represents an external challenge, which, as noted in team dynamics (ch. 8), potentially increases
cohesion within team. People are more motivated to work together when faced with an external threat,
such as conflict with people outside the team
-Negative consequences: uses otherwise productive time; less info sharing; higher stress, dissatisfaction
and turnover; increases org. politics; wastes resources; weakens team cohesion (conflict among team
members)
-Positive consequences: better decision making (tests logic of arguments, questions assumptions); more
responsible to change environments; strong team cohesion (conflict between the team & outside
opponents)
The Emerging View: Constructive & Relationship Conflict
- Although many writers still adhere to the “optimal conflict” perspective, an emerging school of
thought is that there are 2 types of conflict with opposing consequences: constructive conflict &
relationship conflict
-Constructive conflict (also called task-related conflict) – is a type of conflict in which people focus
their discussion on the issue while maintaining respect for people having other points of view.
oThis conflict is called “constructive” b/c diff positions are encouraged so ideas &
recommendations can be clarified, redesigned, and tested for logical soundness.
oBy keeping the debate focused on the issue, participants calmly re-examine their assumptions &
beliefs w/o their drive to defend triggering hostile emotions & ego-defence mechanism
behaviours.
oResearch indicates that teams & orgs with very low levels of constructive conflict are less
effective. At the same time, there’s likely upper limit to the intensity of any disagreement, above
which it would be difficult to remain constructive
-Relationship conflict (also called socio-emotional conflict) focuses on the (personal)
characteristics of other individuals, rather than on the issues, as the source of conflict

Only pages 1-3 are available for preview. Some parts have been intentionally blurred.

oThe parties refer to “personality clashes” and other interpersonal incompatibilities rather than
legitimate differences of opinion regarding tasks or decisions.
oThey try to undermine the other person’s argument by questioning their competency.
Attacking a person’s credibility or displaying an aggressive response toward him/her triggers
defence mechanisms & a competitive orientation
oRelationship conflict also reduces trust b/c the strong negative emotions that typically
accompany this conflict undermine any identification with the other person, leaving the relationship
held together mainly by calculus-based trust
oThe conflict more easily escalates b/c the adversaries become less motivated to communicate &
share info, making it more difficult for them to discover common ground & ultimately resolve the
conflict. Instead, they rely more on distorted perceptions & stereotypes, which tend to further
escalate the conflict
Class slides: Types of Conflict:
-Relationship (Affective) - Interpersonal incompatibilities, including feelings of tension & friction
-Task (Cognitive) - Differences in viewpoints and opinions pertaining to group task
-Process - Controversies about aspects of how task accomplishment will proceed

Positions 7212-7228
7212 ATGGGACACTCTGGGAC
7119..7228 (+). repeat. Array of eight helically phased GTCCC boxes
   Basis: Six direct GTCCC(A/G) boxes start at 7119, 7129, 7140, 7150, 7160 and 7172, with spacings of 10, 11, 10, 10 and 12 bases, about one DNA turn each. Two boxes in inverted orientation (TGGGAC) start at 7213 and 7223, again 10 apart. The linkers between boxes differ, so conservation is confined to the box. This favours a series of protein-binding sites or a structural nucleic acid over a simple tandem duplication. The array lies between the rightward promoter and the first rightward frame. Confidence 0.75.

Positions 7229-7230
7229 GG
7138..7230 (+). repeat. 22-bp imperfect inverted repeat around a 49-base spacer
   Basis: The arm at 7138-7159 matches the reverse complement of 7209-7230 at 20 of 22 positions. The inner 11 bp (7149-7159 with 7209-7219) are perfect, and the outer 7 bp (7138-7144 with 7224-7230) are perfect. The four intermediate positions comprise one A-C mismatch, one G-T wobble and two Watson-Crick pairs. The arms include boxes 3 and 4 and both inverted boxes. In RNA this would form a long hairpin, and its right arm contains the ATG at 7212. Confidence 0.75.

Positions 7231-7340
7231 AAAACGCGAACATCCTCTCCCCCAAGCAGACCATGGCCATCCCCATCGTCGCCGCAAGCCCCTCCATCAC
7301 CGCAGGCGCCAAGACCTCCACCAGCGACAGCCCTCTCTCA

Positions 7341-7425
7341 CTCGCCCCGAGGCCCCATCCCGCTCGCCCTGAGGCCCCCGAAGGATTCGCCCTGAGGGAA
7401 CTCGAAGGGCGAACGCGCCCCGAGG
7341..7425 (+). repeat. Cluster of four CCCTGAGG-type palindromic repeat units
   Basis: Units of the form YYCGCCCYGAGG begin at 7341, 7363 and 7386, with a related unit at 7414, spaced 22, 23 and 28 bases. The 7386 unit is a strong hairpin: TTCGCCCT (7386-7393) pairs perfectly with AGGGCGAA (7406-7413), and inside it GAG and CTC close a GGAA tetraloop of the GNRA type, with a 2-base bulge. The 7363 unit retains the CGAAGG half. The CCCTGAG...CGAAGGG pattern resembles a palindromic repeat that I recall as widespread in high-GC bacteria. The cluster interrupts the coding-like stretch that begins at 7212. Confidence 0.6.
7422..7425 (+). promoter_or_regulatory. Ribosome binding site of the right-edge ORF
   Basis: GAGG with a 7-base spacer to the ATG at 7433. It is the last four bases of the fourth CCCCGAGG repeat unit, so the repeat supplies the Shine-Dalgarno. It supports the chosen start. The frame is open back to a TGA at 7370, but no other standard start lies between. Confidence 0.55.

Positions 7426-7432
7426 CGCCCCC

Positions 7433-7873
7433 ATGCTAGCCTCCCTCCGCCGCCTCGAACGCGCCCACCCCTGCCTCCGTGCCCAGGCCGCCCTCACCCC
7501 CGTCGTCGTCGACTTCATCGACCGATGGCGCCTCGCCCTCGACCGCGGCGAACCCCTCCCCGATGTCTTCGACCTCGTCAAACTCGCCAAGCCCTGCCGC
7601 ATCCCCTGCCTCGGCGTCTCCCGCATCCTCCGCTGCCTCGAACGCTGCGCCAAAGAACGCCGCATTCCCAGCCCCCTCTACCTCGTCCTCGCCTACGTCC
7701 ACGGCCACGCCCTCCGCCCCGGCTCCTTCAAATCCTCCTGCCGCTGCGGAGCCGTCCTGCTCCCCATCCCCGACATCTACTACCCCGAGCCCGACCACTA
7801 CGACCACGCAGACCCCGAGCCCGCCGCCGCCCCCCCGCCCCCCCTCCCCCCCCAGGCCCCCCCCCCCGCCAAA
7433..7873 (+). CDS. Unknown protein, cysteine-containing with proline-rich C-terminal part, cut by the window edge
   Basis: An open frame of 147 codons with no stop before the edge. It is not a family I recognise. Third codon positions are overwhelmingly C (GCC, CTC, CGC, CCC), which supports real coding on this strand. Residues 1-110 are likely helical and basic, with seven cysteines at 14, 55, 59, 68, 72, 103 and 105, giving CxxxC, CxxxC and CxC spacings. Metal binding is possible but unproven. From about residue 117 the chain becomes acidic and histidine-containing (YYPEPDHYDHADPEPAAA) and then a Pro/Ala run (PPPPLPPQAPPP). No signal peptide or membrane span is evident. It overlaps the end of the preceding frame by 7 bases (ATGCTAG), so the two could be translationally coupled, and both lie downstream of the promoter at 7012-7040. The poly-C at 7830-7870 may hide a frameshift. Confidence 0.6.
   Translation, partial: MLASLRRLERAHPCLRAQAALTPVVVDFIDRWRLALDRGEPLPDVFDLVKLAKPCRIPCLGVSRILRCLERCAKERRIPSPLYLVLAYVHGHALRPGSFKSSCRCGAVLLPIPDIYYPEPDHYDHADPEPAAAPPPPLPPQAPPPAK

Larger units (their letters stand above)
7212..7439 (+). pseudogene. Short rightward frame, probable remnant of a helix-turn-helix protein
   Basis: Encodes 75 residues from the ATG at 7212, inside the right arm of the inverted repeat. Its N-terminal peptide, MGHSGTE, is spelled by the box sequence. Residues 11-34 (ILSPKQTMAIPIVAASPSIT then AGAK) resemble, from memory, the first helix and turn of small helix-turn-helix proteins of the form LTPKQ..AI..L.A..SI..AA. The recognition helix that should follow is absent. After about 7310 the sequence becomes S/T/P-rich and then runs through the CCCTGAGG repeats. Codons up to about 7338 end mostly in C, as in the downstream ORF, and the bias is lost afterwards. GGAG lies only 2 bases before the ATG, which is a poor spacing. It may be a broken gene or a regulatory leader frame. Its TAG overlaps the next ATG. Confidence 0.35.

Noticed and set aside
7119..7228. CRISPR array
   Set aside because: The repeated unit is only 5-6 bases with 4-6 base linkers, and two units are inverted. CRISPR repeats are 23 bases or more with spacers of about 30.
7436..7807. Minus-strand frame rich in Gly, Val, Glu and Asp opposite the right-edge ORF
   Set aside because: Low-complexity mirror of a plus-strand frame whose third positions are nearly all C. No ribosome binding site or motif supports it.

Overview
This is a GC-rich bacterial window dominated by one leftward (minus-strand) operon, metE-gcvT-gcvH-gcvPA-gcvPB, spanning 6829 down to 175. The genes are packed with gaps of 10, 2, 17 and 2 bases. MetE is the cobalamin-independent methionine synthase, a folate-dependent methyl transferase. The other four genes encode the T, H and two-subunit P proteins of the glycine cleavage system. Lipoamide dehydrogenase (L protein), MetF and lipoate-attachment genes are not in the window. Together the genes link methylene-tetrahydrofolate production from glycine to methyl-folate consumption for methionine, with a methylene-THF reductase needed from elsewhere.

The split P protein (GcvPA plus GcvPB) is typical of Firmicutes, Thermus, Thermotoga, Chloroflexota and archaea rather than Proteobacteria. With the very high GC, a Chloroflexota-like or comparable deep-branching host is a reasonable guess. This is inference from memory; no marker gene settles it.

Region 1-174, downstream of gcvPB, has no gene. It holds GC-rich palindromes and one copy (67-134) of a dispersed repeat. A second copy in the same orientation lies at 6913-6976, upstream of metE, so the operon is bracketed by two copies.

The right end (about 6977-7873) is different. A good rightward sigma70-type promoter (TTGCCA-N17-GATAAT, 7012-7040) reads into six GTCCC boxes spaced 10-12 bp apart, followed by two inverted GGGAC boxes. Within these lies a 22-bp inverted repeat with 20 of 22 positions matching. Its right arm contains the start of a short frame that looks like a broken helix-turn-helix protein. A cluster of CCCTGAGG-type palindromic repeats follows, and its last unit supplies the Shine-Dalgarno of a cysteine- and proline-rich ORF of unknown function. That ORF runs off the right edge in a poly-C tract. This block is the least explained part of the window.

Separating Constructive from Relationship Conflict
- If there are 2 types of conflict, as recent studies suggest, then the obvious advice is to encourage
constructive conflict (task-related conflict) and minimize relationship conflict (socio-emotional
conflict)
- This recommendation sounds good in theory, but separating these 2 types of conflict isn’t easy.
Research indicates: we experience some degree of relationship conflict whenever we are engaged in
constructive debate. No matter how diplomatically someone questions our ideas & actions, they
potentially trigger our drive to defend our ideas, our sense of competence, and our public image.
- The stronger the level of debate & the more the issue is tied with our self-concept, the higher the
change that constructive conflict will evolve into (or mix with) relationship conflict
-3 strategies or conditions potentially minimize the level of relationship conflict during constructive
conflict episodes:
1. Emotional Intelligence – relationship conflict is less likely to occur, or is less likely to escalate, when
team members have high levels of emotional intelligence. E/ees with higher emotional intelligence are
better able to regulate their emotions during debate, which reduces the risk of escalating perceptions of
interpersonal hostility. People with high emotional intelligence are also more likely to view a co-
worker’s emotional reaction as valuable info about that person’s needs & expectations, rather than as a
personal attack
2. Cohesive Team – relationship conflict is suppressed when the conflict occurs within a highly cohesive
team. The longer people work together, get to know each other, and develop mutual trust, the more
latitude they give to each other to show emotions w/o being personally offended. Strong cohesion also
allows each person to know about & anticipate the behaviours & emotions of their teammates. Another
benefit is that cohesion produces a stronger social identity with the group, so team members are
motivated to avoid escalating relationship conflicts during otherwise emotionally turbulent discussions
3. Supportive Team Norms – various team norms can hold relationship conflict at bay during constructive
debate. When team norms encourage openness, ex. Team members learn to appreciate honest dialogue
w/o personally reacting to any emotional display during the disagreements. Other norms might
discourage team members from displaying negative emotions towards co-workers. Team norms also
encourage tactics that diffuse relationship conflict when it 1st appears. Ex. research has found that teams
with low relationship conflict use humour to maintain positive group emotions, which offsets negative
feelings team members might develop toward some co-workers during debate
You're Reading a Preview

Unlock to view full version